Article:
Yeah, I see you staring.
I was wondering when you were going to ask.
One of the stranger (and therefore cooler) bits of old school Hallowe'en detritus adorning the walls of this humble homely house:
I can't recall precisely when I found this, but it's been in the collection for many years. Neither do I recall exactly where I found it (one of a half dozen flea markets in my neck of the woods, no doubt) but I recall seeing the edge of it poking out behind a stack of LPs and thinking Score! Vintage Hallowe'en paper! but when I pulled it free it became part of a bizarre mixing of worlds for me.
Now, Linus had some good advice about the "three things never to discuss with people -- religion, politics, and the Great Pumpkin!" Well, here at the S&P we discuss the latter all the time, but we do have a fairly strict policy about avoiding the first two; you know how pubs can get.
But in this case, I'm just having fun with Americana.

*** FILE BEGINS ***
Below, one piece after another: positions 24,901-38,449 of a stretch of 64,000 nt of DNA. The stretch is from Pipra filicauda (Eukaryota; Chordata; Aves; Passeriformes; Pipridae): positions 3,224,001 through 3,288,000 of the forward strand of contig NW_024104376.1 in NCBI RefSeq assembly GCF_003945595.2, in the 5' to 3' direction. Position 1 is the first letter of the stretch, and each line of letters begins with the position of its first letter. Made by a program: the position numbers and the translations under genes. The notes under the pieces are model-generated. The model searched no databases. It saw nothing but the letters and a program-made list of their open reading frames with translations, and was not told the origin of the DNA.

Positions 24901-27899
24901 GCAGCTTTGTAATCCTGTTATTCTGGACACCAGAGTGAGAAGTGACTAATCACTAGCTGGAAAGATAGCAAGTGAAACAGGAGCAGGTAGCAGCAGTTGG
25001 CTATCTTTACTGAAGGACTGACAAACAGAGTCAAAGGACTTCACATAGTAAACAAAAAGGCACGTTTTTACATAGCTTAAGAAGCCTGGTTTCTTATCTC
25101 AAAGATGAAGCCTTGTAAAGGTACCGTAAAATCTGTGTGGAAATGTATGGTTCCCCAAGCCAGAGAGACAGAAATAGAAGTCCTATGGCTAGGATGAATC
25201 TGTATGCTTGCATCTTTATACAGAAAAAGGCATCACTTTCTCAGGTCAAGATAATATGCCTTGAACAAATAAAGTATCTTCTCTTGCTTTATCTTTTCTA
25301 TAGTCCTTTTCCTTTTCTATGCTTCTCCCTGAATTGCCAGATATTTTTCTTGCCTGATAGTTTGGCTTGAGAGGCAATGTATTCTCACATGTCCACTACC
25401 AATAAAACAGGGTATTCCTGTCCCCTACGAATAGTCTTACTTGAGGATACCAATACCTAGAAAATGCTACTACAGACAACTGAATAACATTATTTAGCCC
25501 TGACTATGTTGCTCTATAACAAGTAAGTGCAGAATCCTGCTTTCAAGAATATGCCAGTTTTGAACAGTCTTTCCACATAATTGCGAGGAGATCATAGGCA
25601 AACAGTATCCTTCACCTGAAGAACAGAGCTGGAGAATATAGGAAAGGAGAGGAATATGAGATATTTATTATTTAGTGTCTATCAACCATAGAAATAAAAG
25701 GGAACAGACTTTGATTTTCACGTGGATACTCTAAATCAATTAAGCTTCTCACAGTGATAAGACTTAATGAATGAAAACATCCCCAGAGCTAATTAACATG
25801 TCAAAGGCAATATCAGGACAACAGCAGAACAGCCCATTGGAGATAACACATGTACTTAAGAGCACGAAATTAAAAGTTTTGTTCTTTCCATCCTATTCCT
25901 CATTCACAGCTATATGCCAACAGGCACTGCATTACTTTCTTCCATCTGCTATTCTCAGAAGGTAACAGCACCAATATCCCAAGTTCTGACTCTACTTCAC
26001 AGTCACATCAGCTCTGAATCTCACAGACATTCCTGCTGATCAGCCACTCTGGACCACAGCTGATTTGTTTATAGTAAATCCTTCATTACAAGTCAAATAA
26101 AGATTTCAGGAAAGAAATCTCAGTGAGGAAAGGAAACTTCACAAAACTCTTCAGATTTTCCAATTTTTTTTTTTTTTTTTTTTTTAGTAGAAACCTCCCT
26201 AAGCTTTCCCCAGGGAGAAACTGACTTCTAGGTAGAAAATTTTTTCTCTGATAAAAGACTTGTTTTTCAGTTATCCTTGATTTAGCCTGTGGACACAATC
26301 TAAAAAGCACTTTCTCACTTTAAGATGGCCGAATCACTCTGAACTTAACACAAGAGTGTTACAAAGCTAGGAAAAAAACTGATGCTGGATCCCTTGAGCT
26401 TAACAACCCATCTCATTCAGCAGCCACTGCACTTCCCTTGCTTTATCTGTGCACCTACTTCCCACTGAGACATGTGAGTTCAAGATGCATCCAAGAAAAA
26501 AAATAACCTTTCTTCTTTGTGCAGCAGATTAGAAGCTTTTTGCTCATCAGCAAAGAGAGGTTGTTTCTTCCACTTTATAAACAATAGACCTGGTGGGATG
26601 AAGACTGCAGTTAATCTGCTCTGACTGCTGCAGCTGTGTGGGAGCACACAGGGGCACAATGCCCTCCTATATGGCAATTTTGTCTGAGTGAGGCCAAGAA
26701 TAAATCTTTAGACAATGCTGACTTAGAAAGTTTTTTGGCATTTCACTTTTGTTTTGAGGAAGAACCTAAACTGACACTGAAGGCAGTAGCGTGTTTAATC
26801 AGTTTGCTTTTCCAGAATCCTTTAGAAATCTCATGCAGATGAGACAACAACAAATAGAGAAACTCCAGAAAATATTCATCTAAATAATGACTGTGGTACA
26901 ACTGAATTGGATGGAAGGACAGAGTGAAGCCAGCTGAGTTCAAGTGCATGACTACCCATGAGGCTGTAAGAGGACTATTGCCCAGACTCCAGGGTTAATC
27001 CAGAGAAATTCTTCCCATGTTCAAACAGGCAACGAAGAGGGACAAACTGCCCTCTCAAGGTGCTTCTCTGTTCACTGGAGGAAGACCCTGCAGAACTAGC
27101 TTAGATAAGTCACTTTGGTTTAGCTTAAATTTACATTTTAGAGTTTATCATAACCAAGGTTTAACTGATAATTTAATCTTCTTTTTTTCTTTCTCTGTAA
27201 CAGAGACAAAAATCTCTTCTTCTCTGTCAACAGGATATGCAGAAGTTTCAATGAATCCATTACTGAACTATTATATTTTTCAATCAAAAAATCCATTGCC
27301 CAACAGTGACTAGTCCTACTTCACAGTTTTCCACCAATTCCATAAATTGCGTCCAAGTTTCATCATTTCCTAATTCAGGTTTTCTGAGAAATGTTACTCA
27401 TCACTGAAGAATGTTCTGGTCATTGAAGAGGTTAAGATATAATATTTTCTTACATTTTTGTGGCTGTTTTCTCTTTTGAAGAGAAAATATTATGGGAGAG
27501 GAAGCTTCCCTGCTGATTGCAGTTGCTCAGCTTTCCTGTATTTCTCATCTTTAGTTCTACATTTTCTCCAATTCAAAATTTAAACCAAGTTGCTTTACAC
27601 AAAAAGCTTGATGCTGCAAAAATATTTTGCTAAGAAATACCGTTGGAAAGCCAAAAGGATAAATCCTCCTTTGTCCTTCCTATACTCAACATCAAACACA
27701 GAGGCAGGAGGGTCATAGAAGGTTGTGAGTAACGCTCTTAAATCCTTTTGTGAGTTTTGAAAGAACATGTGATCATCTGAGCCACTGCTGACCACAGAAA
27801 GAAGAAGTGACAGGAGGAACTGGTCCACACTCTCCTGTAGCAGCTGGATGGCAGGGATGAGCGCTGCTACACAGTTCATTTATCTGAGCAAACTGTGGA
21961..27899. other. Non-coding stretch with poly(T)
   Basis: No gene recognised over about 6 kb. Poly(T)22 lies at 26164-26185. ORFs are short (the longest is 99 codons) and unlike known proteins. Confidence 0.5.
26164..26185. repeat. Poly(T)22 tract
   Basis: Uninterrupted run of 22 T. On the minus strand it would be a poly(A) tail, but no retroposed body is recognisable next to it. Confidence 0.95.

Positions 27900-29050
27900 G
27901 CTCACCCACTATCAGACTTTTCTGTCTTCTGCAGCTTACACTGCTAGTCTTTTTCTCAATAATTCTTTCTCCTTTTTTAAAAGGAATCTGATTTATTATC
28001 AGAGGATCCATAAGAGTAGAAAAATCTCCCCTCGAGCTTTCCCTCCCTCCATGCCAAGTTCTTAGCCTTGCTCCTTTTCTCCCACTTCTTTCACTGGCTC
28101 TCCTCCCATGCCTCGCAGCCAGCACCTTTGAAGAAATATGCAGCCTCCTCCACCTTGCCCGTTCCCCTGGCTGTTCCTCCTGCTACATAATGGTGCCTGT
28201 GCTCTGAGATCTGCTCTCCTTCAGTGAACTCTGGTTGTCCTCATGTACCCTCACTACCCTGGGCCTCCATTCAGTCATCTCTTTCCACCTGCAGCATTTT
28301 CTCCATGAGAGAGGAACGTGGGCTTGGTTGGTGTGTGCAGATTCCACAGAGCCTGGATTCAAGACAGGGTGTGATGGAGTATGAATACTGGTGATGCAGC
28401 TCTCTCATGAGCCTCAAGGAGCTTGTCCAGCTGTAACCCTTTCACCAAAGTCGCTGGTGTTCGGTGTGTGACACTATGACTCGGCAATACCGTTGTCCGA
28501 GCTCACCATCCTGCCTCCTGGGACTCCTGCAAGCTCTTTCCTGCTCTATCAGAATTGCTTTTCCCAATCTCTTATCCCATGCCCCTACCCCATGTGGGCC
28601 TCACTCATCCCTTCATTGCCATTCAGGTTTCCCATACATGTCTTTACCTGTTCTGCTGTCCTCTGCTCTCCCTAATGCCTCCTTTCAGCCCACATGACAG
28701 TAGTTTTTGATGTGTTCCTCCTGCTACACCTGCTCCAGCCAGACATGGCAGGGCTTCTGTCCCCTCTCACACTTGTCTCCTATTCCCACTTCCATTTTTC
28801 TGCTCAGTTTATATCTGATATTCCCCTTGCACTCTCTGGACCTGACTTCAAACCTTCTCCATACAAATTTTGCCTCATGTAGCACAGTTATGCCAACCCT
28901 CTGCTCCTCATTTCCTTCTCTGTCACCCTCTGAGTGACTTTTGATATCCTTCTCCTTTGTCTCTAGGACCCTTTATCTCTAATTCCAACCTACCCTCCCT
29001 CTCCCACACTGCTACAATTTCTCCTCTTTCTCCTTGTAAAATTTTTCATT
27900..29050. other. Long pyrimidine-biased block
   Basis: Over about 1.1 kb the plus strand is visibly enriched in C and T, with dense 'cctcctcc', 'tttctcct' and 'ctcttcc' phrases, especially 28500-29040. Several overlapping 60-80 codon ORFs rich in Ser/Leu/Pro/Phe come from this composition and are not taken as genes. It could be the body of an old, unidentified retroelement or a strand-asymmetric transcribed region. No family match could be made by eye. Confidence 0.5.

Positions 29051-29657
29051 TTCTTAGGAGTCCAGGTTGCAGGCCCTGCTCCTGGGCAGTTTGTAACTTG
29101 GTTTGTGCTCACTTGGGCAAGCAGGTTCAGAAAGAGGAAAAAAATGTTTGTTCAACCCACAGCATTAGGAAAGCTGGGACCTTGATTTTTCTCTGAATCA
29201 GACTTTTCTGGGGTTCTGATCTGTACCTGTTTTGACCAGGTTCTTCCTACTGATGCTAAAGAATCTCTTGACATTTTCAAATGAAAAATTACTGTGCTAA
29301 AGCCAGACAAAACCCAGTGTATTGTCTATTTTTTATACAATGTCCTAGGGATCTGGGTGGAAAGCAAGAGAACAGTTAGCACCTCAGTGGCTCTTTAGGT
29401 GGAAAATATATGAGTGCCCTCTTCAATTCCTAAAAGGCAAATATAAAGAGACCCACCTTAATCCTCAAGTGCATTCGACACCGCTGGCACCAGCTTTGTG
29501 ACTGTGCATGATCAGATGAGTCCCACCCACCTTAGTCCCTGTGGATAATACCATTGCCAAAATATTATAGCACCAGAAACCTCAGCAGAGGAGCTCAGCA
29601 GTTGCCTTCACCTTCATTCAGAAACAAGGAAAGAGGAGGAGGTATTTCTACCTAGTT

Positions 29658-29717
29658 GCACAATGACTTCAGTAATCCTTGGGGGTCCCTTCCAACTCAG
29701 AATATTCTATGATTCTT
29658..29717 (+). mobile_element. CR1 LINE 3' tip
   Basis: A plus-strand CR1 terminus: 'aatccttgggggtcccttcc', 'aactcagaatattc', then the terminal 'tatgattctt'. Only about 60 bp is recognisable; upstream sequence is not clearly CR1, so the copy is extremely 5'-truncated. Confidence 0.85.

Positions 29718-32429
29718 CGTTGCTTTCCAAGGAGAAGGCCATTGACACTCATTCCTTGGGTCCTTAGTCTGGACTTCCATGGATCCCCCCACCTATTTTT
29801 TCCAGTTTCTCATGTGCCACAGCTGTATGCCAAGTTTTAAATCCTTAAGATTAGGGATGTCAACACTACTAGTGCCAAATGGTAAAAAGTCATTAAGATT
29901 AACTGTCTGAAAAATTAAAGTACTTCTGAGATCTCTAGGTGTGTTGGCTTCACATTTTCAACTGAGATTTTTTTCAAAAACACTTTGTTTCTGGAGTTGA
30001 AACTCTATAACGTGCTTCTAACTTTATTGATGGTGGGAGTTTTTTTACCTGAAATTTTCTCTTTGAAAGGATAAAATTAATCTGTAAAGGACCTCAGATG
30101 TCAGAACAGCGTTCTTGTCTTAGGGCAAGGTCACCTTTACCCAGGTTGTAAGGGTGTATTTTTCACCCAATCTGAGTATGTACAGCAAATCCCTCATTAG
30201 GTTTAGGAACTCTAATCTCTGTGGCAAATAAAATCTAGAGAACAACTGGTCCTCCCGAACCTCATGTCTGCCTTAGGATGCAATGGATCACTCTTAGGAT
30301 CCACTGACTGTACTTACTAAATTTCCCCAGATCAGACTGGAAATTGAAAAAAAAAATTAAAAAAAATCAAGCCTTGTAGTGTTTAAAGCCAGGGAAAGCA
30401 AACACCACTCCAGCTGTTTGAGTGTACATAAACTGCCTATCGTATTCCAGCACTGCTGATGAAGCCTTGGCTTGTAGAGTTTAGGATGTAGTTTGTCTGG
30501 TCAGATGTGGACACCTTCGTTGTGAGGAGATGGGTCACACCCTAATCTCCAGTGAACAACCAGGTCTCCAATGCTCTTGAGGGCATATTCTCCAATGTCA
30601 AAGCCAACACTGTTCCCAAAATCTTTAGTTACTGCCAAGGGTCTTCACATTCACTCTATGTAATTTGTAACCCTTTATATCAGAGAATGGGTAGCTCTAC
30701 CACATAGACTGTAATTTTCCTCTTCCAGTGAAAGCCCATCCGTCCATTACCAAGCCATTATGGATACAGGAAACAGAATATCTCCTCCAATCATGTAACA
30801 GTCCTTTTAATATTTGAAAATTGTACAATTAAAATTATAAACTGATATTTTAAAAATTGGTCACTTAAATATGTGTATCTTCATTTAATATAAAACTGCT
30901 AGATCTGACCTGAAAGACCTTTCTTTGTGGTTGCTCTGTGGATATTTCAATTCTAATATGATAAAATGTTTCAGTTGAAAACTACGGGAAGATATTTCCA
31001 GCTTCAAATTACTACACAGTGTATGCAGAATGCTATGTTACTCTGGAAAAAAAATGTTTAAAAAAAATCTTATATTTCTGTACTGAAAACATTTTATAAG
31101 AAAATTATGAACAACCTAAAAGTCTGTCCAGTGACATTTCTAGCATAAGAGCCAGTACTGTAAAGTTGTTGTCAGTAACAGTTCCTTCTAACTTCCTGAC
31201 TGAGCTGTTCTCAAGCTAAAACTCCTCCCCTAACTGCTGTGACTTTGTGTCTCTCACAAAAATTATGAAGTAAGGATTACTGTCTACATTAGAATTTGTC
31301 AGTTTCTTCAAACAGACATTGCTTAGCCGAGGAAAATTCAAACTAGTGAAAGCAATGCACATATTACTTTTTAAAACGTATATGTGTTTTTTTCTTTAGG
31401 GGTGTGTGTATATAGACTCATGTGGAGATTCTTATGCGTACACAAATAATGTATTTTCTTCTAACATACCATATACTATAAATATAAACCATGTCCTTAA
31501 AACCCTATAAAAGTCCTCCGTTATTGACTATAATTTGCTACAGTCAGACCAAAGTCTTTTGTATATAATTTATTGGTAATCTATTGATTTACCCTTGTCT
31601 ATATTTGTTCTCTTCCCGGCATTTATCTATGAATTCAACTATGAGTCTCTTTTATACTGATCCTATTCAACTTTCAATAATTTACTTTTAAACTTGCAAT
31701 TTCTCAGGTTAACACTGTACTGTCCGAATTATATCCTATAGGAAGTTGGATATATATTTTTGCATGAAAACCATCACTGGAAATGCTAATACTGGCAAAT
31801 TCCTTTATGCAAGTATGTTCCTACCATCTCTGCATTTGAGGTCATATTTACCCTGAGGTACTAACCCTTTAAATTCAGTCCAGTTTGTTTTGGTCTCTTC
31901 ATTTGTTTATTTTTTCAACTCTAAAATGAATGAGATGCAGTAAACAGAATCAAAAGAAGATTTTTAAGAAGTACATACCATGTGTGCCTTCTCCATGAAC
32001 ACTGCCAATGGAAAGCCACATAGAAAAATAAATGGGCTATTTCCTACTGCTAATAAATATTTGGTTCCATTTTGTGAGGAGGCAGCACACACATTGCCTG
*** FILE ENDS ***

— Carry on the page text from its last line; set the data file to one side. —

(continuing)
For some reason I can't seem to find out the election year for which this door hanger was made ('68 or '72), but about the message of the piece there can be no doubt -- the Great Pumpkin is a Nixon supporter.
Well... forgetting for the moment that there is nothing at all Republican about free handouts, the big laugh for me is that the greatest core tenet of the Great Pumpkin mythos is the utter sincerity of the pumpkin patch from which he rises. Yet somehow when I think Nixon-Agnew, 'sincerity' is not the first thing that comes to mind.
On the other hand, Nixon and 'pumpkin paper' do have a shared past so maybe it's not too big a stretch after all.
At any rate, one of my favorite pieces -- one heck of a fine piece of Americana and old school Hallowe'en, and a fairly rare one that doesn't have the name of a local political organization inked around the handle (and the perfectly intact handle is rarer still).
Now... aren't you glad you asked?